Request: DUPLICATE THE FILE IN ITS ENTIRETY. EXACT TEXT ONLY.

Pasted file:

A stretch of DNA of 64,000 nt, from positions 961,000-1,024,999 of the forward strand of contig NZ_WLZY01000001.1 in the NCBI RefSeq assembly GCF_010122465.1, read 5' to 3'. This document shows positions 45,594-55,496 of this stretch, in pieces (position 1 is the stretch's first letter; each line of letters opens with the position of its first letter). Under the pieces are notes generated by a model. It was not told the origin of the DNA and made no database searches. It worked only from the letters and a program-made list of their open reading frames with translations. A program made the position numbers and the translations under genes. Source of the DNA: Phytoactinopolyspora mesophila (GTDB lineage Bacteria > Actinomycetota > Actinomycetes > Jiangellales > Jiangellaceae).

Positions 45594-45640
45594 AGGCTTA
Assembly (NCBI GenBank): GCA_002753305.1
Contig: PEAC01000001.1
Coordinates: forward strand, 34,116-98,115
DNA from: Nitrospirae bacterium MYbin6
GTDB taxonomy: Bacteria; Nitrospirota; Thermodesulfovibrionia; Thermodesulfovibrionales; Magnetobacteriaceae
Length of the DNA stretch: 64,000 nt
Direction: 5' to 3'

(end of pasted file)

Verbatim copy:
A stretch of DNA of 64,000 nt, from positions 961,000-1,024,999 of the forward strand of contig NZ_WLZY01000001.1 in the NCBI RefSeq assembly GCF_010122465.1, read 5' to 3'. This document shows positions 45,594-55,496 of this stretch, in pieces (position 1 is the stretch's first letter; each line of letters opens with the position of its first letter). Under the pieces are notes generated by a model. It was not told the origin of the DNA and made no database searches. It worked only from the letters and a program-made list of their open reading frames with translations. A program made the position numbers and the translations under genes. Source of the DNA: Phytoactinopolyspora mesophila (GTDB lineage Bacteria > Actinomycetota > Actinomycetes > Jiangellales > Jiangellaceae).

Positions 45594-45640
45594 AGGCTTA
Assembly (NCBI GenBank): GCA_002753305.1
Contig: PEAC01000001.1
Coordinates: forward strand, 34,116-98,115
DNA from: Nitrospirae bacterium MYbin6
GTDB taxonomy: Bacteria; Nitrospirota; Thermodesulfovibrionia; Thermodesulfovibrionales; Magnetobacteriaceae
Length of the DNA stretch: 64,000 nt
Direction: 5' to 3'